Faster internet and more bandwidth means that offices can get more distributed; you no longer have to restrict your team to the most talented, hard-working individuals in your geographical location. Instead, you can hire people from all around the world and trust in 5G networks to keep you connected with each other through higher quality video, audio and even AR and VR (Facebook is sure to fork Horizon for workplaces). Seamless connectivity can make the distance between teammates feel like nothing.  This, of course, extends to customers as well. VoIP has already made offering customer service and sales support to customers incredibly easy; businesses no longer have to go through the trouble of setting up a call center complete with physical phones and a switch system to provide support. They can just purchase a call center software out of the box and a virtual phone number and be ready to roll. With 5G, customer support can move beyond VoIP and audio to become video support, like Amazon’s MayDay feature, or remote desktop support. Increased download speeds and delay-free video calls means that cloud telephony solutions can offer support capabilities so that every business can provide the kind of support that right now, only a $230 billion revenue business can provide.

A more connected world also means more competition for customers and bigger slices of pie. With 5G, businesses can expect more growth, more global reach, and also more competition. Customers won’t just be people in the neighbourhood showing support but also the competition won’t just be the mom and pop shop down the road. In fact, Qualcomm did a study that showed that many people believe that 5G will catapult mobile to become a ‘general purpose technology’ on a par with electricity and the modern automobile. Not only will this help in discovery of small businesses – users can easily explore their apps and services online – but more businesses will have the opportunity to modernize their offerings for the mobile era – businesses can use AR to help consumers visualize their offerings in their environment. For example, a furniture store could help consumers visualize how the piece they’re looking to buy will fit into their home.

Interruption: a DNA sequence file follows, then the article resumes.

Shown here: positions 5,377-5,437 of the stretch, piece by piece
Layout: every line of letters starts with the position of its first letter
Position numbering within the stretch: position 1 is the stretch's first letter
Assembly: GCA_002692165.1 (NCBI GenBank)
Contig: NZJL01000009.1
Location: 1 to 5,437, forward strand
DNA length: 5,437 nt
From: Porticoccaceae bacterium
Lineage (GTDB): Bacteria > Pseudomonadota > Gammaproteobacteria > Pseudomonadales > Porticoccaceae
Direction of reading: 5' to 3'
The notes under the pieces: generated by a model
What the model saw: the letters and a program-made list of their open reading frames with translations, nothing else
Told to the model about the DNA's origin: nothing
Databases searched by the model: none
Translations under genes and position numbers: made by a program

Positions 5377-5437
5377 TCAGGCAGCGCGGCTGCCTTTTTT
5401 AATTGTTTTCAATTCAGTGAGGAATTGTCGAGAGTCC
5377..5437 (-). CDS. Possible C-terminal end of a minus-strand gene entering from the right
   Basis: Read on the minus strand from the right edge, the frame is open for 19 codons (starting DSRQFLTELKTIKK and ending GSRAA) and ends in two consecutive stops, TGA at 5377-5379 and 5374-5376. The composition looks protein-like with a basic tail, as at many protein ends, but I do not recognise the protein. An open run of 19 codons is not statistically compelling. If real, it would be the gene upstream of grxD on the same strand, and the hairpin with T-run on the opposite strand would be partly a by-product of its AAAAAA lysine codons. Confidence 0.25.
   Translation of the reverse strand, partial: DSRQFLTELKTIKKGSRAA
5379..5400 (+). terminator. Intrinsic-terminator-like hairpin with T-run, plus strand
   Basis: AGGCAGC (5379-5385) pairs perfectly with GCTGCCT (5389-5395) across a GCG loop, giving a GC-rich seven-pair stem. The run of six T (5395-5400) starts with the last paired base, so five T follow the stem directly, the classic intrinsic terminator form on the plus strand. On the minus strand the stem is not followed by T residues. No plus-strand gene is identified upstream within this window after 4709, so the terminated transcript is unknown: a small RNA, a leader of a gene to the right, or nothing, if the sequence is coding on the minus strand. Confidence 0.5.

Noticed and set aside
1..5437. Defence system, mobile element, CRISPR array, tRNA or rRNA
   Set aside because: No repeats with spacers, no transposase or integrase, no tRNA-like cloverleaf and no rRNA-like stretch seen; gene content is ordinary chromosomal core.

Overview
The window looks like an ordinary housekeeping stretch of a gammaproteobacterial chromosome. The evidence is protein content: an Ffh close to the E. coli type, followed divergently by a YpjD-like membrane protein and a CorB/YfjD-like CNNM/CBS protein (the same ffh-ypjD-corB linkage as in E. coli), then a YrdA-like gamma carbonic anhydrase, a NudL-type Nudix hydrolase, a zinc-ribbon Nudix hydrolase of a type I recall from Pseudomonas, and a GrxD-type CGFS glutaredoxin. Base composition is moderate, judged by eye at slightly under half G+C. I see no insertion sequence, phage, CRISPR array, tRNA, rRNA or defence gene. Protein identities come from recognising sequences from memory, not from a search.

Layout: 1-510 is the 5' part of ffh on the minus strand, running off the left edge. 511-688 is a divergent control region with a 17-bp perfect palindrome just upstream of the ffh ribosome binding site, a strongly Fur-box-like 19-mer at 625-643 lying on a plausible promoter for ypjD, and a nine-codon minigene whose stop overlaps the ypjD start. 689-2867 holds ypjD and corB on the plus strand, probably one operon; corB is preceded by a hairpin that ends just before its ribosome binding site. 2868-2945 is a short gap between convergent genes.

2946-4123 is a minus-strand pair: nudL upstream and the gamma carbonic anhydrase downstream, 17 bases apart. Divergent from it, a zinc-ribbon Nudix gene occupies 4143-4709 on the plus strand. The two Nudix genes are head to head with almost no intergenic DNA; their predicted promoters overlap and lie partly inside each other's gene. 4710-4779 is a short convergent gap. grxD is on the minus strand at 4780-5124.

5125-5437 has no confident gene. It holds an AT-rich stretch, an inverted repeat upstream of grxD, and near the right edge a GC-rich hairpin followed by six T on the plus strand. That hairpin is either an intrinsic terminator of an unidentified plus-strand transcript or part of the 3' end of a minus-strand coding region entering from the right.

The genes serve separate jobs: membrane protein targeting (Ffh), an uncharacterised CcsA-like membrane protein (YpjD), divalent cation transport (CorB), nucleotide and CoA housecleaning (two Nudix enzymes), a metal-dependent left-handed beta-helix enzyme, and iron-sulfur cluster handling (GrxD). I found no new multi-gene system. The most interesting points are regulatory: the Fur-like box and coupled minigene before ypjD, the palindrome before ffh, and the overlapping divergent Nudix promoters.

But hold your horses – as exciting as all of this sounds, 5G is such a new concept that its applications remain largely in the realm of imagination. Network providers like Verizon, Huawei and AT&T are hurrying to try to turn this into a reality but it’s a long way to the picture marketers (hello!) are currently painting.

The reality is…Verizon has rolled out 5G in 11 cities but it doesn’t have a coverage map so customers are currently paying extra money ($10/mo) for a service they’re not sure where they can use. Sprint covers more area but the speed is lacklustre. In this Internet company eat Internet company world, telecom companies are even turning on each other – Sprint sued AT&T over its 5GE network claims (the case was that they were just offering 4G but with 5G marketing) and settled out of court. There’s also a political aspect to this – Huawei is currently the global leader in 5G technology but it’s widely suspected that their technology is a backdoor for the Chinese government so countries around the world are banning Huawei tech in their governments.

The confusion extends to handsets as well – only a few handsets support 5G – Samsung’s Galaxy S10 5G, Huawei Mate X, Xiaomi Mi Mix 3, LG V50 Thin Q to name a few – which means if you live in a city with 5G, you still have to upgrade your phone. In fact, the maker of the most popular phone on the planet hasn’t even included 5G capability in their latest model, it’s that nascent. However, it’s never too soon to start planning for the future of mobility and transferring the heart of your business to the cloud – 5G might take some time to get to your locality but when it does, it will be worth the wait.

Aishwarya is a Content Marketer (Freshcaller) at Freshworks Inc. Freshworks provides innovative customer engagement software for businesses of all sizes, making it easy for teams to acquire, close, and keep their customers for life. Freshcaller is a modern-day reimagining of our everyday phone system for customer support, sales, IT, and HR teams. For more information, please visit: https://www.freshworks.com/freshcaller-cloud-pbx/

5G stock photo by Fit Ztudio/Shutterstock